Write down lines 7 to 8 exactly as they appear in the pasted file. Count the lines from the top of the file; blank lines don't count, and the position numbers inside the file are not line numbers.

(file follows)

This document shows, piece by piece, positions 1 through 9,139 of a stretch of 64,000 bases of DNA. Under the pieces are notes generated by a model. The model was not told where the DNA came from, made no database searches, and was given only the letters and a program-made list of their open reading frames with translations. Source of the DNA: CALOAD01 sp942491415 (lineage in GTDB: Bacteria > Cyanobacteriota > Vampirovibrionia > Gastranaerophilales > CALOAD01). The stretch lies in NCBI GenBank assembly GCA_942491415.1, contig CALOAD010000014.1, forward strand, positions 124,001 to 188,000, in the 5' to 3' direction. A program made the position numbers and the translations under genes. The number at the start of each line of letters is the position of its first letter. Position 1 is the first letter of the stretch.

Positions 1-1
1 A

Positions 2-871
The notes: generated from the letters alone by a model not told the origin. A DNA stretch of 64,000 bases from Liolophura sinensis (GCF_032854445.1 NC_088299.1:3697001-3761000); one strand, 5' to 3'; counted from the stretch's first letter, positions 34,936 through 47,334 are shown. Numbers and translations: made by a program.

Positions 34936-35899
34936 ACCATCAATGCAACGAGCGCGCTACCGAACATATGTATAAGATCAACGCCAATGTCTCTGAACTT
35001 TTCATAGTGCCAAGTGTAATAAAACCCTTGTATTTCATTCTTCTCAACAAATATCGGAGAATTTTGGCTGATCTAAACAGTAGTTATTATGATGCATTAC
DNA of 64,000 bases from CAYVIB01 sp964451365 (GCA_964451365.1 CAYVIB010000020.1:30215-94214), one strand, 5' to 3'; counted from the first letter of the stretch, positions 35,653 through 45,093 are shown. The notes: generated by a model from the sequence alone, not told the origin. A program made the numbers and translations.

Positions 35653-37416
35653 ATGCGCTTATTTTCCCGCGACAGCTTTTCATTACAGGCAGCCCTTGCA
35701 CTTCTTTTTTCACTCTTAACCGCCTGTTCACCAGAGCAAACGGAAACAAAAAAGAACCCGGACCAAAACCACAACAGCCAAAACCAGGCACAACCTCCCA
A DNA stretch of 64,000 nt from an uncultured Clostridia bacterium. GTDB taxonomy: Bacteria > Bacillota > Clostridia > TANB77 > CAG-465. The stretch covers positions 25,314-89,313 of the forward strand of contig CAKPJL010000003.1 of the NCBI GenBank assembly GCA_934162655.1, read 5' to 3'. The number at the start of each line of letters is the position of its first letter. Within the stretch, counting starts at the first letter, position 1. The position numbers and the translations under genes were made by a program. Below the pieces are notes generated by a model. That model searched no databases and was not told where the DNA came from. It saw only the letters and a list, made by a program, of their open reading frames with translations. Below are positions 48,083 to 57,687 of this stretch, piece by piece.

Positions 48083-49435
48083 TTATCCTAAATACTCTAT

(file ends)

34936 ACCATCAATGCAACGAGCGCGCTACCGAACATATGTATAAGATCAACGCCAATGTCTCTGAACTT
35001 TTCATAGTGCCAAGTGTAATAAAACCCTTGTATTTCATTCTTCTCAACAAATATCGGAGAATTTTGGCTGATCTAAACAGTAGTTATTATGATGCATTAC